Duncan Miller Gallery has created a new pop up space in Santa Monica called Duncan Miller Projects. I was asked to write the press release for their first show.
Robert Buelteman and Daniel Wheeler
“Department of Water and Power”
A Dialogue of Nature as Transmitted Through Unexpected Elements
Duncan Miller: Projects is pleased to announce the opening of a unique 300 square foot pop up gallery space in Santa Monica, California. The inaugural exhibition aptly titled “Water and Power” speaks not only to the works of California based photographers Robert Buelteman and Daniel Wheeler, but also to California’s dependence on these utilities. Deviating from traditional landscape photography and snapshots that document a changing environ, Buelteman and Wheeler have developed respective methods that infuse water or electricity into their practice and process.
Daniel Wheeler’s ongoing photographic series G.U.L.P which is an abbreviation for Generative Urban Landscape Project, traces the artist’s journey as he photographs Southern California under water in residential swimming pools. Each photograph represents a single breath that Wheeler takes as he plunges into the water, and thus the exhalation causes a distortion of the image. While the large-scale color photographs are taken from the artist’s point of view, they are not manipulated. The perspective of the artist and viewer become one as many of us have likely experienced a similar vision while sinking to the bottom of a swimming pool. G.U.L.P. celebrates a shared experience of looking at the world through a distorted lens.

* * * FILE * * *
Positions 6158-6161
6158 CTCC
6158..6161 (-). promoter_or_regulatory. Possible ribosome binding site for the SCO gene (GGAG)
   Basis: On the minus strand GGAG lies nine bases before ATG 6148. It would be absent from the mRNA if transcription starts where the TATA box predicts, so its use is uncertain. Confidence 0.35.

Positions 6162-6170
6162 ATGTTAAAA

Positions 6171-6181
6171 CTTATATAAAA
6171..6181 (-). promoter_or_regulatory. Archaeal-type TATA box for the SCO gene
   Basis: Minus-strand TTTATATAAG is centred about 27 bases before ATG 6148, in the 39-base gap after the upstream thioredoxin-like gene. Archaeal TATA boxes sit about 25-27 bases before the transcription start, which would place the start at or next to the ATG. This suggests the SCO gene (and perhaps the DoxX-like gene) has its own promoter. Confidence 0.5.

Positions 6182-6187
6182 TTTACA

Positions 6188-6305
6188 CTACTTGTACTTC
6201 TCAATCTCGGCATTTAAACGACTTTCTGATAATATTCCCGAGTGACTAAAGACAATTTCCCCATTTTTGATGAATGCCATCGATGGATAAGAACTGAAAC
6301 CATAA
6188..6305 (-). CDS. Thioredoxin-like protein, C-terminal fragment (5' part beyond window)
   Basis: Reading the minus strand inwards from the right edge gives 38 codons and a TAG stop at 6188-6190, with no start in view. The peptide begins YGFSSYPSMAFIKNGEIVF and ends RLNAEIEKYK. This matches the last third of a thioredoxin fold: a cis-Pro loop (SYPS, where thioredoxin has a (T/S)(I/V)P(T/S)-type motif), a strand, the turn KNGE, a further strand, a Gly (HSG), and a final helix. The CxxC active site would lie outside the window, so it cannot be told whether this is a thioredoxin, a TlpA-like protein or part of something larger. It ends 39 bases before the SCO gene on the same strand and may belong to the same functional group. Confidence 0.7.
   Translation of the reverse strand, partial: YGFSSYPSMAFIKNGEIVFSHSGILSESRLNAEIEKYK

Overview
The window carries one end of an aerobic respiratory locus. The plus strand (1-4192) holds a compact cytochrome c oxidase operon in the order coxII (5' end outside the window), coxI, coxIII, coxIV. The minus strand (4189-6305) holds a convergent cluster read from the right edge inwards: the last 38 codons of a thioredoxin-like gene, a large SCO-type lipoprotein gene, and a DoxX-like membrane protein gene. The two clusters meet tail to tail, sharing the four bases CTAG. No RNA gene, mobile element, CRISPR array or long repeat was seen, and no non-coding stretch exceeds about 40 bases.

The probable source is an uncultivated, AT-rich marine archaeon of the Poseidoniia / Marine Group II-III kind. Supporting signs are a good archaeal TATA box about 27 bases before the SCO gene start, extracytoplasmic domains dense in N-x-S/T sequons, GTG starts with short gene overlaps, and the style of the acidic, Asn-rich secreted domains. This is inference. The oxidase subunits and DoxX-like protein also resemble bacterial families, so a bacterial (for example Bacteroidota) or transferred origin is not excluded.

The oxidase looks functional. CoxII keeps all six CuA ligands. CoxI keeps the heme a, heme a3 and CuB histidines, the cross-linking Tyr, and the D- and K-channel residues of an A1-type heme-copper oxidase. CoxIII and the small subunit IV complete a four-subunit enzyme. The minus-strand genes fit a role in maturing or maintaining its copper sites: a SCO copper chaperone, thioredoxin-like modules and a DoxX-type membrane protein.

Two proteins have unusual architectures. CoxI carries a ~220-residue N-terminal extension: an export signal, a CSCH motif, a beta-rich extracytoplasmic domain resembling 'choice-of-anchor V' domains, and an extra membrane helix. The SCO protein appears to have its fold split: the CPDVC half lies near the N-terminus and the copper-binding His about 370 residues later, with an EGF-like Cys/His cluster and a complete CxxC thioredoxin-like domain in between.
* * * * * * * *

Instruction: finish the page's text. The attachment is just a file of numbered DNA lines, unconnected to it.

Celebrated for his black and white landscape photography Robert Buelteman recently decided to change the course of his creative practice, and analyze nature without his camera. Searching his backyard in Montara, California with an 8 ½ x 11 frame in hand, Buelteman literally frames wild flora until he comes across a piece of nature that beckons to be electrified. Spending painstaking months developing his process, Buelteman has positions a plant on photo paper, hooks it up to an electrical charge and blasts with 40,000 volts of wattage. The result of the shock causes the plant to become ionized and gives UV light in the form of energy. Beulteman’s approach seems a response to Whitman’s “body electric” as flowers and plant life are transformed into artifacts of complete wonderment and other-worldliness.
Robert Buelteman received a degree in Fine Arts at San Francisco State University and at the University of California Berkeley Extension. He currently resides in Montara, California. Daniel Wheeler received his Bachelor of Arts in Fine Arts from Brown University. He currently lives in Los Angeles, California.